On October 6, 2009, Bob Dixon from OARnet moderated successful telepresence interoperability demonstration at the Fall Internet2 meeting in San Antonio, Texas. It included systems from Polycom, LifeSize, and Tandberg, and the short version of the story is in the joint press release While the memories from this event are still very fresh, I would like to spend some time and reflect on the long journey that led to this success.

First of all, why is telepresence interoperability so important?

The video industry is built on interoperability among systems from different vendors, and customers enjoy the ability to mix and match elements from Polycom, Tandberg, LifeSize, RadVision and other vendors in their video networks. As a result, video networks today rarely have equipment from only one vendor. It was therefore natural for the video community to strive for interoperability among multi-screen/multi-codec telepresence systems.

Most industry experts and visionaries in our industry subscribe to the idea that visual communication will become as pervasive as telephony today, and it has been widely recognized that the success of the good old Public Switch Telephone Network (PSTN) is based on vendors adhering to standards. Lack of interoperability, on the other hand, leads to inefficient network implementations of media gateways that transcode (translate) the digital audio and video information from one format to another thus increasing delay and decreasing quality. While gateways exist in voice networks, e.g. between PSTN and Voice over IP networks, their impact on delay and quality is far smaller than the impact of video gateways. Therefore, interoperability of video systems – telepresence and others – is even more important than interoperability of voice systems.

The International Multimedia Teleconferencing Consortium (IMTC) has traditionally driven interoperability based on the H.323 protocol. At the IMTC meeting in November’08, the issue came up in three of the sessions and there were heated discussions how to tackle telepresence interoperability. The conclusion was that IMTC had expertise in signaling protocols (H.323) but not in the issues around multi-codec systems.

In February’09, fellow blogger John Bartlett wrote on NoJitter about the need for interoperability to enable business-to-business (B2B) telepresence and I replied on Video Networker, basically saying that proprietary mechanisms used in some telepresence systems create obstacles to interoperability.

In April’09, Bob Dixon from Ohio State and OARnet invited all telepresence vendors to the session ‘Telepresence Perspectives and Interoperability’ at the Spring Internet2 conference He chaired the session and, in conclusion, challenged all participating vendors to demonstrate interoperability of generally available products at the next Intrenet2 event. All vendors but HP were present. Initially, everyone agreed that this was a great idea. Using Internet2 to connect all systems would allow vendors to test without buying each others’ expensive telepresence systems. Bandwidth would not be an issue since Internet2 has so much of it. And since the interoperability would be driven by an independent third party, i.e. Bob Dixon, there would be no competitive fighting.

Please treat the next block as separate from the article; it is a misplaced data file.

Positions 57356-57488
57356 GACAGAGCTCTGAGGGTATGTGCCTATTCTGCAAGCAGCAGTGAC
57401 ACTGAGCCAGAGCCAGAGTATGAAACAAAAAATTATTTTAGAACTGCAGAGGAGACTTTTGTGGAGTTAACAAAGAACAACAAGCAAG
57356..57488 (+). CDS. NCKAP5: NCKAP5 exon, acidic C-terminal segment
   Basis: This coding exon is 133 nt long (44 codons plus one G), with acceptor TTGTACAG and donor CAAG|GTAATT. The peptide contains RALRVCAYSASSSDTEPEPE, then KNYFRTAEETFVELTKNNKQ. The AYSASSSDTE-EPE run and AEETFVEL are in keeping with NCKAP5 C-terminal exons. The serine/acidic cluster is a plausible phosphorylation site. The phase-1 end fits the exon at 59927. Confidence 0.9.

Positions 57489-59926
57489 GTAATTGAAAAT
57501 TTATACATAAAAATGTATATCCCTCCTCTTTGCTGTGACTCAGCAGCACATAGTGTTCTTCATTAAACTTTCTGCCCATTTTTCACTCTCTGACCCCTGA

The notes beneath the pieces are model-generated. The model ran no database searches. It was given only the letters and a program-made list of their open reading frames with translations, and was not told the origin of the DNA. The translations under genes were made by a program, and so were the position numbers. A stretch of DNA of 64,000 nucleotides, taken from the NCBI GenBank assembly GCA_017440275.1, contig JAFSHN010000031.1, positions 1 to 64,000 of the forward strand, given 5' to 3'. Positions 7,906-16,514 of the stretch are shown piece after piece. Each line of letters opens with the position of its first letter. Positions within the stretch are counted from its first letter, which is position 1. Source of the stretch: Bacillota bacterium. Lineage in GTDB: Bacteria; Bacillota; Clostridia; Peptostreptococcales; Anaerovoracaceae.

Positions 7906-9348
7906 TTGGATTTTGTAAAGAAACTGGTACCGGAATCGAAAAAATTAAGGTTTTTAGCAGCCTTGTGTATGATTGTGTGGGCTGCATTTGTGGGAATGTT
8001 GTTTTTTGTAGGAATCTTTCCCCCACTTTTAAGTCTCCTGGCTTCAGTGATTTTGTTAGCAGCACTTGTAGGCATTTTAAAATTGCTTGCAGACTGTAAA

In June’09, I participated in the session ‘Interoperability: Separating Myth from Reality’ at the meeting of the Interactive Multimedia & Collaborative Communications Alliance (IMCCA) during InfoComm in Orlando, Florida, and telepresence interoperability was on top of the agenda.

During InfoComm, Tandberg demonstrated connection between their T3 telepresence system and Polycom RPX telepresence system through the Tandberg Telepresence Server. The problem with such demos is always that you do not how much of it is real and how much is what we call ‘smoke and mirrors’. For those not familiar with this term, ‘smoke and mirrors’ refers to demos that are put together by modifying products and using extra wires, duct tape, glue and other high tech tools just to make it work for the duration of the demo. The main question I had around this demo was why a separate product like the Tandberg Telepresence Server was necessary? Couldn’t we just use a standard MCU with some additional layout control to achieve the same or even better results? To answer these questions, we needed an independent interoperability test. Ohio State, OARnet, and Internet2 would be the perfect vehicle for such test; they are independent and have a great reputation in the industry.

Stay tuned for Part 2 about the challenges to telepresence interoperability …

Thursday, October 1, 2009

Cisco to Acquire Tandberg

Cisco announced today that they will acquire Tandberg, and this will have significant impact on the video communications market. It will reduce competition, and limit customers’ choices, especially in the telepresence space. It will, hurt Radvision who now fills the gap in Cisco’s video infrastructure portfolio.

I am however more concerned about the standards-compliance that have been the pillar of the video communication industry for years. Tandberg and Polycom worked together in international standardization bodies such as ITU-T and in industry consortiums such as IMTC to define standard mechanisms for video systems to communicate.

Cisco on the other hand is less interested in standards, and considers proprietary extensions as a way to gain competitive advantage. The concern of the video communication industry right now should be that the combined company will be so heavily dominated by Cisco that standards will become last priority, far after integrating Tandberg products with Cisco Call Manager and WebEx.

Telling is the fact that both Tandberg and Cisco declined participating in interoperability events over the last few months.